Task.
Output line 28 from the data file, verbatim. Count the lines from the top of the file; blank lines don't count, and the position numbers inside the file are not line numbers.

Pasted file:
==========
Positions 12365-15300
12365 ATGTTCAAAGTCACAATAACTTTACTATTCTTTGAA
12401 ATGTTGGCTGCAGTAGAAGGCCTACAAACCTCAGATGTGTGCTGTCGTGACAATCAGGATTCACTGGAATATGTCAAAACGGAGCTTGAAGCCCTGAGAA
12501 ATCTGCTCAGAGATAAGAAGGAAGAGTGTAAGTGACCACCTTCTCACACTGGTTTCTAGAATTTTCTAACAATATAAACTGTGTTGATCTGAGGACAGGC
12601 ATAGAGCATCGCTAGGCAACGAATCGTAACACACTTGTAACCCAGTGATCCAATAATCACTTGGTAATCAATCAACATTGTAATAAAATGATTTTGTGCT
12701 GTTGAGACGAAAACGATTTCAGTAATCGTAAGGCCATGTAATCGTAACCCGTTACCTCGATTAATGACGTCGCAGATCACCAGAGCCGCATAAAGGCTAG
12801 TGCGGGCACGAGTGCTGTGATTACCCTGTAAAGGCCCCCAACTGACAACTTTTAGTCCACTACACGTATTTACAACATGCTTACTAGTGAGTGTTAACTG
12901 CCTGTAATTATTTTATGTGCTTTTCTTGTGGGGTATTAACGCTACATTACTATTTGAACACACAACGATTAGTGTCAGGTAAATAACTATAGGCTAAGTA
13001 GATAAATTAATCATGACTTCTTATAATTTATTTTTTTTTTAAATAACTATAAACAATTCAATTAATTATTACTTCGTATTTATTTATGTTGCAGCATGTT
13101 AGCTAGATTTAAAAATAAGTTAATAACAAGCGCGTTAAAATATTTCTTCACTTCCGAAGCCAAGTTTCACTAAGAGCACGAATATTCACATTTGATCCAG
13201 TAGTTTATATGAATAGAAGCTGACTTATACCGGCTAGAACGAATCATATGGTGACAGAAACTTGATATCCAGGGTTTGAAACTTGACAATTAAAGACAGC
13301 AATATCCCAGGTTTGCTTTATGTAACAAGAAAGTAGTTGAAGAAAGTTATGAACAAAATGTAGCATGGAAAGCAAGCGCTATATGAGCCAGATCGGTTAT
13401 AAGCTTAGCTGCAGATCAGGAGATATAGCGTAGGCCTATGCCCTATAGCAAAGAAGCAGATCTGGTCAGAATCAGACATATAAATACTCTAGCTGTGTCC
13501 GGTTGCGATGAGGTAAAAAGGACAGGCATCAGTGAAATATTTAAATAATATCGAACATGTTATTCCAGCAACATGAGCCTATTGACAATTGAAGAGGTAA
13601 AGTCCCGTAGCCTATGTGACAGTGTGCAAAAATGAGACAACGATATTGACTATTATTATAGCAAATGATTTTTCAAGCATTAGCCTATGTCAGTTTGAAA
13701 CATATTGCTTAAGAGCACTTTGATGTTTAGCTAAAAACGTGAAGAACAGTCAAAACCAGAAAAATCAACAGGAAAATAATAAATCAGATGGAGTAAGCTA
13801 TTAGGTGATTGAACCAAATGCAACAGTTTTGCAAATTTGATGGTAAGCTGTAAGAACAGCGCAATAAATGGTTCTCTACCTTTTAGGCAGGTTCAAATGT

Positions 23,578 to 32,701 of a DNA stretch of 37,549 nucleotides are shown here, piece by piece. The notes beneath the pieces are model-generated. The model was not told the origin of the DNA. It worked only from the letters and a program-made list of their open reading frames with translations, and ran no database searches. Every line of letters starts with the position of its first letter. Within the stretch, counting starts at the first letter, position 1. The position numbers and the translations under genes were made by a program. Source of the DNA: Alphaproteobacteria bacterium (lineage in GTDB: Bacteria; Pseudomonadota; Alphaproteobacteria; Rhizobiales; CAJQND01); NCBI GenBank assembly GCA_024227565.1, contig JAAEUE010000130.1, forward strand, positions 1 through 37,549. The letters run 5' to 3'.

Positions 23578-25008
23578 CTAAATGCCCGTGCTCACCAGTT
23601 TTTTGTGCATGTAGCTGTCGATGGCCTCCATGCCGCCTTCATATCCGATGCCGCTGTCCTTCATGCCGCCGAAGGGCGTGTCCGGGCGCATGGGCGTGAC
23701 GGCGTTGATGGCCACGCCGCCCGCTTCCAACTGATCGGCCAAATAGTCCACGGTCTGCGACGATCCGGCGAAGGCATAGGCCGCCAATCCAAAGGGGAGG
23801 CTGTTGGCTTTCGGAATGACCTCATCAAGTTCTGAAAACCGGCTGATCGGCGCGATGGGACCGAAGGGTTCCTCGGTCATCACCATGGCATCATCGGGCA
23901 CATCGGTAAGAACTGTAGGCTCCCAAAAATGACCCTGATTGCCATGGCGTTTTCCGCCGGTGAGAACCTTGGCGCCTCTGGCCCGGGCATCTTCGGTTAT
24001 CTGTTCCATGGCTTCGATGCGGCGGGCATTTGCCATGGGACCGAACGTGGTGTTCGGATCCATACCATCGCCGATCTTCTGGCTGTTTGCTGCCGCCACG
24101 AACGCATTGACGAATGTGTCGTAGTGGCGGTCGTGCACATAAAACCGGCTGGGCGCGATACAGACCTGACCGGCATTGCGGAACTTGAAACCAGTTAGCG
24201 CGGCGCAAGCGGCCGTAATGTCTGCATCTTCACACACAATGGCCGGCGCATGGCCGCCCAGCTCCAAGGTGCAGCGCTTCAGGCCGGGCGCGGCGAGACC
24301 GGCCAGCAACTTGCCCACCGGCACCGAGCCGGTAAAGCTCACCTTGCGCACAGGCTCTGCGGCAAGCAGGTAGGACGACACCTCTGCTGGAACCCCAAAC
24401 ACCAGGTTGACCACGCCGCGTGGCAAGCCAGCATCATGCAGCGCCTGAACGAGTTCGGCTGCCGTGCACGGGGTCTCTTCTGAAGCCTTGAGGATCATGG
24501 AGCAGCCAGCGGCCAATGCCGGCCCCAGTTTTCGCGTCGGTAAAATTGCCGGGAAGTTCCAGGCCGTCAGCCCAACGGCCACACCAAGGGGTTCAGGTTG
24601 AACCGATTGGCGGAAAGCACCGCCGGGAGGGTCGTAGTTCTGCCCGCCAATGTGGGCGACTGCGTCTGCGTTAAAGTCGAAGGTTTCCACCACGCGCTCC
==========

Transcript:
24301 GGCCAGCAACTTGCCCACCGGCACCGAGCCGGTAAAGCTCACCTTGCGCACAGGCTCTGCGGCAAGCAGGTAGGACGACACCTCTGCTGGAACCCCAAAC